Hot under the collar about dress code

Glenn Cordingley, Jakeb Waddell andShannon BeattieBroome Advertiser
North Regional TAFE Broome campus.
Camera IconNorth Regional TAFE Broome campus. Credit: Jakeb Waddell.

Hundreds of apprentices have been told not to bother turning up to their TAFE courses in the Pilbara and Kimberley unless they wear long trousers and long-sleeve shirts at the hottest time of the year.

The North Regional TAFE executive management team has notified more than 2000 students they would be sent home if they were not wearing the stipulated clothing from now on.

The letters to them and their bosses said the personal protective equipment would need to be supplied at the student’s own cost, “unless otherwise specified in the course requirements”.

The move has sparked outcry from a Broome mechanical garage owner, who did not want to be named and has four apprentices attending the local TAFE campus.

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He said there was no such requirement in their normal workplace because it was simply too hot and humid.

“This fails to take into account the hot weather we experience here and wearing long trousers and shirts is not an industry requirement,” he said.

“We supply our apprentices with shorts and company emblazoned T-shirts. “The poor apprentices on almost minimum wage now are going to have to fork out for this and they would probably need two or three pairs because they are sent to TAFE on block release for a week at a time.”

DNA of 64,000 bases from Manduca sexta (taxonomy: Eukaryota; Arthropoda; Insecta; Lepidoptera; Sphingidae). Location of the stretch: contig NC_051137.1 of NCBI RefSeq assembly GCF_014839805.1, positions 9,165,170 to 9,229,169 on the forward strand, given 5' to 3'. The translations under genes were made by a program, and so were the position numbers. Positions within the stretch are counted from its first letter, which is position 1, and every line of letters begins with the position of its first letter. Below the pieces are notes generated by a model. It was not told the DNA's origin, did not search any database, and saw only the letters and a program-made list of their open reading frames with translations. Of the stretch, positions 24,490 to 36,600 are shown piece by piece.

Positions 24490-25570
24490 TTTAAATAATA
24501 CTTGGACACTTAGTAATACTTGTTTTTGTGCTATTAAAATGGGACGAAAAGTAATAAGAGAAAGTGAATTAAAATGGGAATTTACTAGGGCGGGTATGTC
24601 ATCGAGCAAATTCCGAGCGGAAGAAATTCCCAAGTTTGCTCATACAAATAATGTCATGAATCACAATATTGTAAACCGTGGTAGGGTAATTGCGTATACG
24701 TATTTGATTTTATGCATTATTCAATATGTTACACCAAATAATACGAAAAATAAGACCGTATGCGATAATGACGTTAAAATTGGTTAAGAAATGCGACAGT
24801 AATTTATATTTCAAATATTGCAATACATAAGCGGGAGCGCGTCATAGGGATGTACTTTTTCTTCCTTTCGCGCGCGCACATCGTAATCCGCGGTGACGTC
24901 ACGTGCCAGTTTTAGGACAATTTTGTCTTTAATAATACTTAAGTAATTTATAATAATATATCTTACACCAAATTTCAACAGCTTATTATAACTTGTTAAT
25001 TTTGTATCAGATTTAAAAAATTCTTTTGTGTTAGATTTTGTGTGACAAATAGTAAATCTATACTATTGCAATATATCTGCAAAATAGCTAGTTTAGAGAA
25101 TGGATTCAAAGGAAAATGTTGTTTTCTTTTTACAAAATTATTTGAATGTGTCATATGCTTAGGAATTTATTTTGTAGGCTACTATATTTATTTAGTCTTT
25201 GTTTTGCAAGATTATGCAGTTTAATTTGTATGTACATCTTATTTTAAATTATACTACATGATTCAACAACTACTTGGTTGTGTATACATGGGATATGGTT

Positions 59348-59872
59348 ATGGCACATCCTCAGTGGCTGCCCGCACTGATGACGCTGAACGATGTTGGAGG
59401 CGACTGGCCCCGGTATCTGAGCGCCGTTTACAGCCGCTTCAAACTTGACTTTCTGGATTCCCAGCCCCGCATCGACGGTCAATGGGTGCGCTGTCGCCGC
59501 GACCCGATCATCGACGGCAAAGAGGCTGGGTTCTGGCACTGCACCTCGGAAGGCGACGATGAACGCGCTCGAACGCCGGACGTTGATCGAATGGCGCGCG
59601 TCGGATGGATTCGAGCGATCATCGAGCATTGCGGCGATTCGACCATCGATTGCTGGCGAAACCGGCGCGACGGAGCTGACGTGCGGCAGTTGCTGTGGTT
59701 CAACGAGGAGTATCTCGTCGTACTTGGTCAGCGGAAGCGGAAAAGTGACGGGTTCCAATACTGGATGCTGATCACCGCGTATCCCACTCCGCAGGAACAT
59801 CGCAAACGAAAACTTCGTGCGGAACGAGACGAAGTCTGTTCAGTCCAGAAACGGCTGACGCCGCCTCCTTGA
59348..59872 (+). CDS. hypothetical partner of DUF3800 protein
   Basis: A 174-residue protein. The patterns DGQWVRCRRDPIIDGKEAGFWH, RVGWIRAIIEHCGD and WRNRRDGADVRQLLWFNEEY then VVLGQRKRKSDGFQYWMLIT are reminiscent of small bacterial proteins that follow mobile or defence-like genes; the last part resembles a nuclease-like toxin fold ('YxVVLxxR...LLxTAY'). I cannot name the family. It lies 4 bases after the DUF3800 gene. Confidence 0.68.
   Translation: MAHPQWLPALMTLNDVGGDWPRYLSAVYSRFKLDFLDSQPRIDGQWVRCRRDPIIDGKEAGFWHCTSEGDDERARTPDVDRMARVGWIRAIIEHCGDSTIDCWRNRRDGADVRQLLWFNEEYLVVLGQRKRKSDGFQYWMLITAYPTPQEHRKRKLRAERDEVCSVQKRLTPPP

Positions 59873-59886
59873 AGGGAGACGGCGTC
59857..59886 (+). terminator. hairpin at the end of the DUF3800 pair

He said he was unaware of any accidents relating to shorts and short-sleeve shirts in any local mechanical workshop.

“As far as I am concerned, there is more chance of a long-sleeve shirt flapping about getting caught in machinery,” he said. “What measures has TAFE undertaken to ensure my apprentices do not suffer from dehydration or heat-related damage as a result of this?”

Apprentices from Hunter Mechanical in Karratha attend the South Metropolitan TAFE in Perth where they are not required to meet the same dress conditions as the North West.

Owner Jason Hunter said his apprentices were required to wear long work pants and work boots, but they wear short-sleeve company uniform tops. “There is no requirement where you have to wear long-sleeve high-vis shirts and long pants unless you have contracts with mine sites where it is expected.

“Other than that, you are expecting apprentices to purchase a uniform solely for TAFE.”

There were 192 students enrolled in the automotive course across the Kimberley and Pilbara last year.

Nearly 2000 others would also be impacted by the decision, including those enrolled in construction, carpentry and joinery, conservation and land management, electrical, horticulture, maritime and pastoral.

NRT managing director Kevin Doig said the safety of students and staff while learning at the TAFE’s facilities was paramount.

“Our Pilbara-based campuses led the way with a comprehensive PPE and clothing policy, and following the success of this policy it has now been adopted college-wide,” he said.

“NRT endeavours to employ best practice in all areas of its vocational education and training delivery across the North West, and this policy assists us in ensuring a safe training environment for all of our students and staff.”

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